Steven Veach

Princeton scientists working a mile underground near the town of L’Aquila, Italy, detected new evidence of the presence of GEONEUTRINOS, neutral elementary particles produced by radioactive decay of uranium, thorium, and potassium in the Earth’s crust and mantle. First highlighted by theorists in the 1960s, the long-sought particles could help geologists understand how reactions deep in the Earth’s interior may ­influence surface events like earthquakes and volcanoes. A group of 88 researchers including more than a dozen Princeton contributors detailed the discovery in the April edition of Physics Letters B.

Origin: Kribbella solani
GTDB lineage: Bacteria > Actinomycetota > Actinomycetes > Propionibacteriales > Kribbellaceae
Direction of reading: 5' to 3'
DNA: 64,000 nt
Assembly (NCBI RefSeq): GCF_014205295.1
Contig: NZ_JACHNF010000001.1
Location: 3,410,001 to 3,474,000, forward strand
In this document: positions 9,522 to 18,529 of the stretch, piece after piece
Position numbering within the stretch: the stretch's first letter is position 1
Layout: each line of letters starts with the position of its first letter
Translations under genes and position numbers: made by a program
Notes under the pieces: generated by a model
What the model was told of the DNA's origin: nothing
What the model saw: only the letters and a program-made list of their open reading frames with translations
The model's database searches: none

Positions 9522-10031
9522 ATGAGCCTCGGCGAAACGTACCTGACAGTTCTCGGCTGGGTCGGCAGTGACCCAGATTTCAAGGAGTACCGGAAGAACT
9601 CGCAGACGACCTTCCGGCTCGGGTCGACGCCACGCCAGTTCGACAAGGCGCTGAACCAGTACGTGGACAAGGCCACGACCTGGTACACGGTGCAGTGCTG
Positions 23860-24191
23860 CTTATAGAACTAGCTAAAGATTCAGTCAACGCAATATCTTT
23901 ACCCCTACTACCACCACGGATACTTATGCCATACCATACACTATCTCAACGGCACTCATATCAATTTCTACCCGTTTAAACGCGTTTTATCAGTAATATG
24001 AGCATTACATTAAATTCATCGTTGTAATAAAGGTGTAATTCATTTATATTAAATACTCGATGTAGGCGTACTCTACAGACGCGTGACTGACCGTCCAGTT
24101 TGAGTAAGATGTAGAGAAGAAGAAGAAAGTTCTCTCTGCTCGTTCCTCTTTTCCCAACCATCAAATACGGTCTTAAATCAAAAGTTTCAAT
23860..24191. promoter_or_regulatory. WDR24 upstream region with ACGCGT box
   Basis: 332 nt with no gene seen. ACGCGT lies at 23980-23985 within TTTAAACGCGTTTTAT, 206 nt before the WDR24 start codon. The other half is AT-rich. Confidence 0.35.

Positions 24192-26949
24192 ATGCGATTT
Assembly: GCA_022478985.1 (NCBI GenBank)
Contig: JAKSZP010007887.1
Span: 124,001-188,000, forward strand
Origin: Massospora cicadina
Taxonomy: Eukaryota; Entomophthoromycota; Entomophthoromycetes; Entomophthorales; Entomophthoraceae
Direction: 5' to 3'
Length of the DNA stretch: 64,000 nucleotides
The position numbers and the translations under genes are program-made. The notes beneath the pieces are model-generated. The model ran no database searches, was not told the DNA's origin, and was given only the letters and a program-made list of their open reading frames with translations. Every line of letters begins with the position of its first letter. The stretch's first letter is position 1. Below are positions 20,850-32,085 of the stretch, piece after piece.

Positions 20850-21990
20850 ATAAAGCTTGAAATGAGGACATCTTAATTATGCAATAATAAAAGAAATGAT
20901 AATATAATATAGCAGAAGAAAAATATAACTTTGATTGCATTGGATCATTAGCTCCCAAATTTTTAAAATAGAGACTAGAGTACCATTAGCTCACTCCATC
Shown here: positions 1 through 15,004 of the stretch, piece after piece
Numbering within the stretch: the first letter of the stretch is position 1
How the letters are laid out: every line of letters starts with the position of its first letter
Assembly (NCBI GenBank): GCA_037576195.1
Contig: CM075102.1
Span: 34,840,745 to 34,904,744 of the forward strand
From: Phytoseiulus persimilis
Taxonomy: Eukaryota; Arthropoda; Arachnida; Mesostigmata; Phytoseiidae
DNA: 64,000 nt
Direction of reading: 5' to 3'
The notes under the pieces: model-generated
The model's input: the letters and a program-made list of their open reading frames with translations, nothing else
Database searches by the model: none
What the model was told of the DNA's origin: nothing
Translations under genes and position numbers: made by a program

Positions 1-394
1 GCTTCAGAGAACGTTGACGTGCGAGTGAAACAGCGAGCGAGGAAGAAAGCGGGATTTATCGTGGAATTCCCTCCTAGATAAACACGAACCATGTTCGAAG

Repetitive and seemingly unnecessary sequences of DNA IN FRUIT FLIES may aid normal development under adverse conditions such as extreme heat or cold, according to research led by postdoctoral researcher Nicolás Frankel and published in Nature July 22. The finding could lead to a better understanding of developmental disorders in humans.

Government bailouts, the federal stimulus program, and actions by the Federal Reserve helped to SAVE MILLIONS OF JOBS AND PREVENT DEFLATION, according to economic models in a recent study by Princeton professor Alan Blinder ’67 and colleague Mark Zandi. Their 22-page paper was posted on Blinder’s home page July 27 and reviewed by numerous media outlets.

HUMAN GENOME Nature Genetics